Thanks to everyone who offered their assistance. It seems there was nothing
on the tape to recover. The tape was dated 12/15/97, so it's very possible
that it got demagnetized sometime. I've included all the replies I got. We
bought the Unix Backup and Recovery book by O'Reilly - it looks like it will
come in handy in the future.
My original question:
I need to get data off of a backup tape, which is pretty old. I'm
was made under Win3.1, but we are unsure of what software created it
don't have it around, anyway).
We tried the following, to no avail:
# dd if=/dev/rmt/0 of=/mnt/tape-data1
0+0 records in
0+0 records out
# tcopy /dev/rmt/0 /mnt/tape-data1
file 1: eof after 0 records: 0 bytes
Write EOF: Inappropriate ioctl for device
Are there any other methods that we might use to get the data from
Or are we out of luck?
Here are the responses I received:
Joe Muldoon wrote:
Did you try this:
dd if=/dev/rmt/0 of=/mnt/tape-data bs=128k count=1
Then the /mnt/tape-data file should be the blocksize of the tape. Also
try 'file /mnt/tape-data' ; you never know, the format of the backup
may be listed in /etc/magic.
The new O'Reilly book 'Unix Backup and Recovery' has a decent section
on trying to get data from a tape of unknown origin.
Danny Johnson wrote:
first off you apparently need to skip past some tape marks,
which has to be done using the no-rewind device (e.g. /dev/rmt/0n).
tcopy stops at two tape marks in a row, which your tape appears
to have at its beginning for some reason. (I don't know anything
about the PC backup format.)
secondly, tcopy only works on tapes (your output seems to be a disk).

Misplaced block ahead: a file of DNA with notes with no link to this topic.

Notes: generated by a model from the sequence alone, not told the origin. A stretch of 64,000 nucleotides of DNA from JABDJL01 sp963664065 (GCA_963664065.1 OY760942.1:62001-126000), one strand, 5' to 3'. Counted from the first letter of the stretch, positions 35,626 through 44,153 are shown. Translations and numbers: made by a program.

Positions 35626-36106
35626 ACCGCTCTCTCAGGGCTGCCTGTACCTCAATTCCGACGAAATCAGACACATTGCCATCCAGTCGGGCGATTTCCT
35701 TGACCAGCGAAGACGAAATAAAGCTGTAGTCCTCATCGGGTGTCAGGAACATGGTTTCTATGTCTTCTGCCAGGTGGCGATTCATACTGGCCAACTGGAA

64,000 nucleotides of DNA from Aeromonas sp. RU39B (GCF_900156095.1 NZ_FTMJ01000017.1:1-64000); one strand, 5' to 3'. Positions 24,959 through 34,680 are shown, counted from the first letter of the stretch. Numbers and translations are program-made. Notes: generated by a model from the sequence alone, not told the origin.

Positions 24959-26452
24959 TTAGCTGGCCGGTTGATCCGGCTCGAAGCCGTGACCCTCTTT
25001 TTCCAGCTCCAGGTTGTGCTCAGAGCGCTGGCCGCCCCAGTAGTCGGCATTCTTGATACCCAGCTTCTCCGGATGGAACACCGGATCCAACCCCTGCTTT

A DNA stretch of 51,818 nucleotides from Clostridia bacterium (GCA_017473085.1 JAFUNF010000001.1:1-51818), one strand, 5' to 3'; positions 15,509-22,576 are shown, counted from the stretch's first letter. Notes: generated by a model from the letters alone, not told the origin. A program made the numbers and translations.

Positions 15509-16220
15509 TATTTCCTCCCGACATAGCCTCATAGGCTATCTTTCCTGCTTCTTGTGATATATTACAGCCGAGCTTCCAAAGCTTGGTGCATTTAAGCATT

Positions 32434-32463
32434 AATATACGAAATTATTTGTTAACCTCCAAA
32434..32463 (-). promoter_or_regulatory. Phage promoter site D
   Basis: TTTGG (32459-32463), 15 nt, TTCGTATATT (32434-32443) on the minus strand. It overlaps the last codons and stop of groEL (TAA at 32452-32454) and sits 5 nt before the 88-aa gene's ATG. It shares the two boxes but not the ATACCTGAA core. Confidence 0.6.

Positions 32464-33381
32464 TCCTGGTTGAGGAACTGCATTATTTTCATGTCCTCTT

dd if=/dev/rmt/0n of=whatever bs=61k
(or bs=some other size at least as big as every record)
might work as well. I suspect the output will be a jumbled mess
that you will not be able to figure out unless you are looking
for text data.
David Foster wrote:
dd is by far your best bet. Try different block sizes, and try running it
several times, even if the first results in an error...I had this problem
trying to read MRI data off 9" tapes...the first dd read would give an
error, but would pass over an EOT marker at the beginning of the tape.
You might just need a specific block size. You might try finding out what
blocksize Win3.1 would use.
Stefan Voss wrote:
tcopy accepts only tape devices as arguments and no plain files. So you can
a tape using
tcopy /dev/rmt/0bn /dev/rmt/1bn
or you can check the tape using
If you want to copy from tape to disk, you must use dd:
dd if=/dev/rmt/0bn of=/mnt/tape-data1 bs=32k
the block size (bs) must not be 32k, but must be at least the maximum block
that you find on the tape.
Bageshwar Kumar wrote:
Try using cpio,tar or ufsrestore.
Roger Fujii wrote:
you might try something like:
dd if=/dev/rmt/0 of=/mnt/tape-data1 bs=126b count=1
and see if that would read a tape block. If this returns something
you might drop the "count=1" and see how far it gets. It's pretty
unlikely that you will be able to use it if it were written by a PC dumping
Just as an FYI, the default blocking size is 512 for dd, and the system will
not read into a SMALLER block from tape to memory, but it will partially
fill in a larger block.
Vinne German wrote:
You should try using "tar' and "ufsrestore"
tar tvf /dev/rmt/0 (this should display anything on tape on your screen)
if it display something then get ready for your restore using something
tar xvf /dev/rmt/0 ( this will restore everything back to your computer
at directory where you're at)
if it does not work then use 'ufsrestore" i can not remember the exact
syntax just do a man ufsrestore and you should be able to figure it out.
Mohammed Shaghel wrote:
There could be a possibility that tar was used.
So you can try
tar tvf /dev/rmt/0
If tar is used then this command will list contents.
Jeff Kennedy wrote:
dd has always worked for me but I also specified a 64k block size and a
count of 1, but that shouldn't matter. If dd won't pull anything off
maybe it's not there, it is possible that the original backup never
happened or failed. It's even possible that the data has been erased or
the media has been de-magnetized, depending on where it was stored.
This archive was generated by hypermail 2.1.2 : Fri Sep 28 2001 - 23:14:06 CDT